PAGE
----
Back in Black

Back in Black

4.8 46
by AC/DC
     
 

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These Australian hooligans could have folded up their tent and skulked off into oblivion after the death of charismatic frontman Bon Scott, but they chose option B, which meant downing a few bottles of "sustenance," enlisting an even more over-the-top singer, and recording this balls-out disc. New recruit Brian Johnson wasted no time in letting people know that he… See more details below

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Overview

These Australian hooligans could have folded up their tent and skulked off into oblivion after the death of charismatic frontman Bon Scott, but they chose option B, which meant downing a few bottles of "sustenance," enlisting an even more over-the-top singer, and recording this balls-out disc. New recruit Brian Johnson wasted no time in letting people know that he intended to stay the debauched course, yowling through anthem after hedonistic anthem, including "You Shook Me All Night Long," "Let Me Put My Love into You," and, of course, the massive title track. Yes, there's a nod to their fallen comrade -- the mournfully tolling bell and jagged guitar intro to "Hell's Bells" -- but AC/DC apparently figured that Scott would be best remembered by carrying his torch (as well as his libido and liquor stash) on and on. Two decades later, that decision seems wiser than ever. A pure trash-rock classic.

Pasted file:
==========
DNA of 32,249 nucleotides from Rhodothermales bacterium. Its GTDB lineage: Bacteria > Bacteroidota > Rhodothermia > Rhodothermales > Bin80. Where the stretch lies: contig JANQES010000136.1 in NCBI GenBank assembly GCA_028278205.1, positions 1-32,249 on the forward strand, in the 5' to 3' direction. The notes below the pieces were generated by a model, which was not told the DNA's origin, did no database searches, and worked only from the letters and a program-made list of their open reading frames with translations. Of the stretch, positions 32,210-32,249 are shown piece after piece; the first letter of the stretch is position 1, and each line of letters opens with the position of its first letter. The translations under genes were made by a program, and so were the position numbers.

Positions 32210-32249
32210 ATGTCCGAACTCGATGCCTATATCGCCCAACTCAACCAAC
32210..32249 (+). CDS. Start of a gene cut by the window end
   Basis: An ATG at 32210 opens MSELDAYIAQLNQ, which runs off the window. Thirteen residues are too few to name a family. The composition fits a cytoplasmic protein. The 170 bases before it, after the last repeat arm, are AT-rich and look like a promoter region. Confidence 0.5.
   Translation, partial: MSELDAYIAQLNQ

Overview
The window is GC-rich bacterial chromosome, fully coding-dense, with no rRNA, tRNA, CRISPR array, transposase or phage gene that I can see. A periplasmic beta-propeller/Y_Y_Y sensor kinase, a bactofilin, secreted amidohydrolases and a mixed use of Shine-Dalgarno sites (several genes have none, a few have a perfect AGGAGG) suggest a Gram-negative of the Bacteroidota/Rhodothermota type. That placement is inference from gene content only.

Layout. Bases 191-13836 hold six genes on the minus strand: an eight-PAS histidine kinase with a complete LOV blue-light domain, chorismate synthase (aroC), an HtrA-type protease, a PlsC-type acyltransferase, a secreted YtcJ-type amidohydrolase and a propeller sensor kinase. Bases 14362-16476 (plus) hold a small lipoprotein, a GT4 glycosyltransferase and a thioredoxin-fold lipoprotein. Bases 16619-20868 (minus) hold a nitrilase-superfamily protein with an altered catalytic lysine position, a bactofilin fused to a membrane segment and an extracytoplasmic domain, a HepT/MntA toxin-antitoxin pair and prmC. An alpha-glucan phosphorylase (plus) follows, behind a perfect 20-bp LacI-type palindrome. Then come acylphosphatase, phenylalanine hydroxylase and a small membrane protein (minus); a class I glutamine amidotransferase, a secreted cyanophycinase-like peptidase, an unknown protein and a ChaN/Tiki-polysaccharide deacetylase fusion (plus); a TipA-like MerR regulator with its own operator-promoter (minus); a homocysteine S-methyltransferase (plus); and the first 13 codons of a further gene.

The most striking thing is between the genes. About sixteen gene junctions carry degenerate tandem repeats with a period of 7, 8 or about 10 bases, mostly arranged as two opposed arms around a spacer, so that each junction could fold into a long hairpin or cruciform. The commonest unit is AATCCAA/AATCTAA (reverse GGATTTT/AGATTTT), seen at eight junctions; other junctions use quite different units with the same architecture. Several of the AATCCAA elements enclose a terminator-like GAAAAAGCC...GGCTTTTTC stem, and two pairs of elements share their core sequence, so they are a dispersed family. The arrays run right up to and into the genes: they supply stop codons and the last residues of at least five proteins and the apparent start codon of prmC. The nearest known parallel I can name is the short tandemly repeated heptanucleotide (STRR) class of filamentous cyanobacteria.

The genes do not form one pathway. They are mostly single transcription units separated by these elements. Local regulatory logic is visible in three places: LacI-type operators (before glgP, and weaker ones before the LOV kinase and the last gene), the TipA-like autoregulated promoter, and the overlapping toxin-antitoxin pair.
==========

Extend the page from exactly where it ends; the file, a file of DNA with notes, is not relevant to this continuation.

Editorial Reviews

All Music Guide - Stephen Thomas Erlewine
The first sound on Back in Black is the deep, ominous drone of church bells -- or "Hell's Bells," as it were, opening the album and AC/DC's next era with a fanfare while ringing a fond farewell to Bon Scott, their late lead singer who partied himself straight to hell. But this implies that Back in Black is some kind of tribute to Scott, which may be true on a superficial level -- black is a funeral cover, hell's bells certainly signify death -- but this isn't filled with mournful songs about the departed. It's a more fitting tribute, actually, since AC/DC not only carried on without him, but they delivered a record that to the casual ear sounds like the seamless successor to Highway to Hell, right down to how Brian Johnson's screech is a dead ringer for Scott's growl. Most listeners could be forgiven for thinking that Johnson was Scott, but Johnson is different than Bon. He's driven by the same obsessions -- sex and drink and rock & roll, basically -- but there isn't nearly as much malevolence in his words or attitude as there was with Scott. Bon sounded like a criminal, Brian sounds like a rowdy scamp throughout Back in Black, which helps give it a real party atmosphere. Of course, Johnson shouldn't be given all the credit for Back in Black, since Angus and Malcolm carry on with the song-oriented riffing that made Highway to Hell close to divine. Song for song, they deliver not just mammoth riffs but songs that are anthems, from the greasy "Shoot to Thrill" to the pummeling "Back in Black," which pales only next to "You Shook Me All Night Long," the greatest one-night-stand anthem in rock history. That tawdry celebration of sex is what made AC/DC different from all other metal bands -- there was no sword & sorcery, no darkness, just a rowdy party, and they never held a bigger, better party than they did on Back in Black.

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Product Details

Release Date:
02/18/2003
Label:
Sony
UPC:
0696998020726
catalogNumber:
80207
Rank:
261

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